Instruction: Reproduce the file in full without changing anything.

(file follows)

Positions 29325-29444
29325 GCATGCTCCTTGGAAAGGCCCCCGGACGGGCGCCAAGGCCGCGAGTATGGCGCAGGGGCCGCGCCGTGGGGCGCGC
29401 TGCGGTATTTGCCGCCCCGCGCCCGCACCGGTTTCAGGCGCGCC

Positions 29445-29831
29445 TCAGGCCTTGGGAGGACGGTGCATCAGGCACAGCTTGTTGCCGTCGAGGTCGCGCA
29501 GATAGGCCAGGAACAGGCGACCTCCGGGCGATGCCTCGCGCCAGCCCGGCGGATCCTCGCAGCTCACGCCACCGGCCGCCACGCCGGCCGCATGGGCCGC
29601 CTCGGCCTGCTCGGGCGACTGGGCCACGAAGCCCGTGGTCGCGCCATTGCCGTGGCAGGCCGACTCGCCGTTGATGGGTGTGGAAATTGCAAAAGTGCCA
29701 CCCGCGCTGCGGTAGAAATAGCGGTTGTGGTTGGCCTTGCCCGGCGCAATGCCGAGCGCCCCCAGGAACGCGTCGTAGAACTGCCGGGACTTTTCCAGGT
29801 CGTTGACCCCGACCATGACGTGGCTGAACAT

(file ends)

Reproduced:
Positions 29325-29444
29325 GCATGCTCCTTGGAAAGGCCCCCGGACGGGCGCCAAGGCCGCGAGTATGGCGCAGGGGCCGCGCCGTGGGGCGCGC
29401 TGCGGTATTTGCCGCCCCGCGCCCGCACCGGTTTCAGGCGCGCC

Positions 29445-29831
29445 TCAGGCCTTGGGAGGACGGTGCATCAGGCACAGCTTGTTGCCGTCGAGGTCGCGCA
29501 GATAGGCCAGGAACAGGCGACCTCCGGGCGATGCCTCGCGCCAGCCCGGCGGATCCTCGCAGCTCACGCCACCGGCCGCCACGCCGGCCGCATGGGCCGC
29601 CTCGGCCTGCTCGGGCGACTGGGCCACGAAGCCCGTGGTCGCGCCATTGCCGTGGCAGGCCGACTCGCCGTTGATGGGTGTGGAAATTGCAAAAGTGCCA
29701 CCCGCGCTGCGGTAGAAATAGCGGTTGTGGTTGGCCTTGCCCGGCGCAATGCCGAGCGCCCCCAGGAACGCGTCGTAGAACTGCCGGGACTTTTCCAGGT
29801 CGTTGACCCCGACCATGACGTGGCTGAACAT